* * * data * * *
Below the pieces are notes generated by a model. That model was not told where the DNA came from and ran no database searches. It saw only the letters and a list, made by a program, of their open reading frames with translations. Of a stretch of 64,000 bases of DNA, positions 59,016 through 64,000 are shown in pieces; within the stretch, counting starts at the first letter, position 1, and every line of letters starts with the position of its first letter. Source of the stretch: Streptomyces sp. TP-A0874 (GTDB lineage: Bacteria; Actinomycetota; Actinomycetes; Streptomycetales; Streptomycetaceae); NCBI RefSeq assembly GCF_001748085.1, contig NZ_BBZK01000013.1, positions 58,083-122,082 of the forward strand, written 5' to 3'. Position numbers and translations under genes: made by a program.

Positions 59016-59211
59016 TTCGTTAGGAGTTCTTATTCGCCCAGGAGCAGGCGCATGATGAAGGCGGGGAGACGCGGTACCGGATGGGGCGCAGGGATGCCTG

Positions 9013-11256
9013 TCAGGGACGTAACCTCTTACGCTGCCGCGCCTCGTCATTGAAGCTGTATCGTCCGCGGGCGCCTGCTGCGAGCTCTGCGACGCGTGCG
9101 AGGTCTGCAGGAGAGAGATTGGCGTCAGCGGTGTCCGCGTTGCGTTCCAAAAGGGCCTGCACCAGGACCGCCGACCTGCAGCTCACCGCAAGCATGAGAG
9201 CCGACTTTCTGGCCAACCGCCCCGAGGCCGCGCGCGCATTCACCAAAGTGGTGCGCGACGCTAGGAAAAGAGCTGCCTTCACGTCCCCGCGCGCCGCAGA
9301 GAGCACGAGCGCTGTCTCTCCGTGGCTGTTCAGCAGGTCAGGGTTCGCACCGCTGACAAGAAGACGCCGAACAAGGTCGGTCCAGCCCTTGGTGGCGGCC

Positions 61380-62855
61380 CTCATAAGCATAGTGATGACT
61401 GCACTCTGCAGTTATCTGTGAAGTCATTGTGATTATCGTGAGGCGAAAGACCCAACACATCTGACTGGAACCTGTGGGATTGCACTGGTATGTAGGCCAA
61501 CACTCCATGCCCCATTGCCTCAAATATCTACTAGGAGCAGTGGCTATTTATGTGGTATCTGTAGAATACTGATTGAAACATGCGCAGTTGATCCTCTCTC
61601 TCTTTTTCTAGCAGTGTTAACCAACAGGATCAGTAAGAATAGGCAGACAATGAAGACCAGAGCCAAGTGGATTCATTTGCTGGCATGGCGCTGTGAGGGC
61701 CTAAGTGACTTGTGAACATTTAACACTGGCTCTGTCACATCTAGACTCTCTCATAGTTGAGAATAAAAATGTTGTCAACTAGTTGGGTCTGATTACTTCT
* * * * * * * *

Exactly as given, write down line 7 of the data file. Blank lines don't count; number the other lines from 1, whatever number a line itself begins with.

9201 CCGACTTTCTGGCCAACCGCCCCGAGGCCGCGCGCGCATTCACCAAAGTGGTGCGCGACGCTAGGAAAAGAGCTGCCTTCACGTCCCCGCGCGCCGCAGA